The difficulty in perfecting partnerships
- Published: Wednesday, 03 July 2013 13:28
- Written by Prof David Greenaway
Will unsuccessful collaborators be shot? It can be a risky business.
Although there are many marvellous partnerships, business and universities start off as two things extremely unalike. Take one for instance: language. Even the words are different. In fact before partnering or contracting with universities I had only ever come across the idea of collaboration as a bad thing. Collaboration was done with the enemy. Only bad people collaborated with the enemy. Usually in doing so they betrayed their nation and were in risk of getting shot or worse after the war. There was a variant: collaboration horizontale which sounded less dangerous but also ended badly. Yet here we are: "collaborate" is what businesses and universities now do. Hopefully neither is betraying a cause. Here are two other examples of different paradigms.
Whereas nearly every employee in a business (certainly from mid-levels upwards) will have a personal incentive (usually bonus but often in terms of promotion) to see the collaboration be financially successful; usually no one will in the university. Most university staff face only downside risk in collaboration. It goes well, it is a university initiative. It goes badly… and there’s a danger of a witch-hunt to see which nitwit signed the institution up in the first place.
Secondly, most businesses are strictly hierarchical in decision-making, though democratic in tone. Universities are often the opposite. Most businesses don’t defer in manners to their seniors – there cannot be any CEOs left who insist being called on by their title. The decision-making in a business usually comes down to one decision-maker, even if there is a peer group to take soundings or juniors to influence decision-making. Most universities are the opposite. The VC is referred to as the VC, even if she/he is present in the room, but the decision-making in a university is often/usually by committees.
Different ways of doing things, neither better nor worse. But beware of the difference. Sometimes putting universities and businesses together can feel as easy as mixing a moose and a fridge. It works, can be brilliant, but requires creativity.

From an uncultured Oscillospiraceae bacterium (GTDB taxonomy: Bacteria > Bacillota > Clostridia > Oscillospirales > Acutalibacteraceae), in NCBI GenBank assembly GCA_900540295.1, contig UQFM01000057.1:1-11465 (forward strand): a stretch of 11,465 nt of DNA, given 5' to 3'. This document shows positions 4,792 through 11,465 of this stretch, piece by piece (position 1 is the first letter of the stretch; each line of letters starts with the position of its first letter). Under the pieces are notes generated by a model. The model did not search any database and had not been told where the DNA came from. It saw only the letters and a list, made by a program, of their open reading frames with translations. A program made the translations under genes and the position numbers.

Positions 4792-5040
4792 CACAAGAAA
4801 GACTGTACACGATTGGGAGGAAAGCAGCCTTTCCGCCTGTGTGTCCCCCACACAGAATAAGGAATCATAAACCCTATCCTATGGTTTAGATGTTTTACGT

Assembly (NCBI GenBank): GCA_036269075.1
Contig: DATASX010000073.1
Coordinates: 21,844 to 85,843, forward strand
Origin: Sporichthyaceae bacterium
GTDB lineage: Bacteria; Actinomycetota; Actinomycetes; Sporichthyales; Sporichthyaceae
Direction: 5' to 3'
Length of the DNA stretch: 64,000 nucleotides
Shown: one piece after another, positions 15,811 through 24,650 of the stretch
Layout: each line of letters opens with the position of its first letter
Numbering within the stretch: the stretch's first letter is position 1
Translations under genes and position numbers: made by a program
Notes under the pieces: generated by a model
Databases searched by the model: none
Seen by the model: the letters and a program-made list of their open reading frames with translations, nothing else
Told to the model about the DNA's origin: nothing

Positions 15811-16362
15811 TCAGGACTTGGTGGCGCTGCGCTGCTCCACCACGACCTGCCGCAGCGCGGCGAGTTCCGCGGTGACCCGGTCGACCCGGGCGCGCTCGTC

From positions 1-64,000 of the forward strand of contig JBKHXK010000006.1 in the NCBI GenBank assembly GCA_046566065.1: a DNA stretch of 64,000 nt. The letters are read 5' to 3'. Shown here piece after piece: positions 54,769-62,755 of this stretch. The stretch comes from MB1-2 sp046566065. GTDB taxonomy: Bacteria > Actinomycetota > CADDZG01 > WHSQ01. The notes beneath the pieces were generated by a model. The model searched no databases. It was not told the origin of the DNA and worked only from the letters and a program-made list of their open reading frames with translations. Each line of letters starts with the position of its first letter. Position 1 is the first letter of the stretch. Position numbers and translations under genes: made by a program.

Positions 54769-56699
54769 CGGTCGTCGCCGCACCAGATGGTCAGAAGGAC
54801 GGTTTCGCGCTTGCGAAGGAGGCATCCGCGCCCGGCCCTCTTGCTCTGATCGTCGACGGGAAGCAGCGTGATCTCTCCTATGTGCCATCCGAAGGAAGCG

The University of Nottingham has moved a step closer to its goal of commercialising research into developing sustainable chemicals.
Nottingham Lakeside Arts at the University of Nottingham has been awarded funding to encourage and enable its students to pursue a career in the creative industries.
Ingenuity is the University of Nottingham’s annual innovation competition designed to discover and support a generation of social and commercial innovators in the UK and beyond.
A hugely successful business growth programme at the University of Nottingham came to a close last month.
Nottingham-based entrepreneurs and Nottingham University Business School's Dr O’Neil have created a toolkit designed to help women define their own success.
A flagship research facility is opening its doors at the University of Nottingham to help future-proof UK industry in a competitive global market.
Partnership will support spin-out companies, helping them obtain finance, expertise, and accelerating rate at which innovations are able to be commercialised.
This ground-breaking partnership between Air Race E and the University of Nottingham will have a huge impact across the electric aviation industry.
Bacteria resistant materials discovered by scientists at the University of Nottingham have been developed for medical use by the company Camstent.
The University of Nottingham has a track record of science and engineering partnerships with industry partners like Rolls-Royce, Unilever and Siemens.
A long-standing collaboration between The University of Nottingham and e2v has resulted in significant benefits for both organisations.
Microbrewers in the Midlands are finding export success with the help of science and market research.
Judith Wayte on how work placements can help students understand career choices with retailers, manufacturers and R&D.
Professor of Entrepreneurship and Innovation at Nottingham University Business School argues for the value of working with SMEs
Unilever is one of the world’s leading suppliers of Food, Home and Personal Care products, reaching 2 billion consumers across 190 countries on any given day.
Sir Andrew Witty’s Review of Universities and Growth has now been presented to Government. Will it change anything?
Although there are many marvellous partnerships, business and universities start off as two things extremely unalike.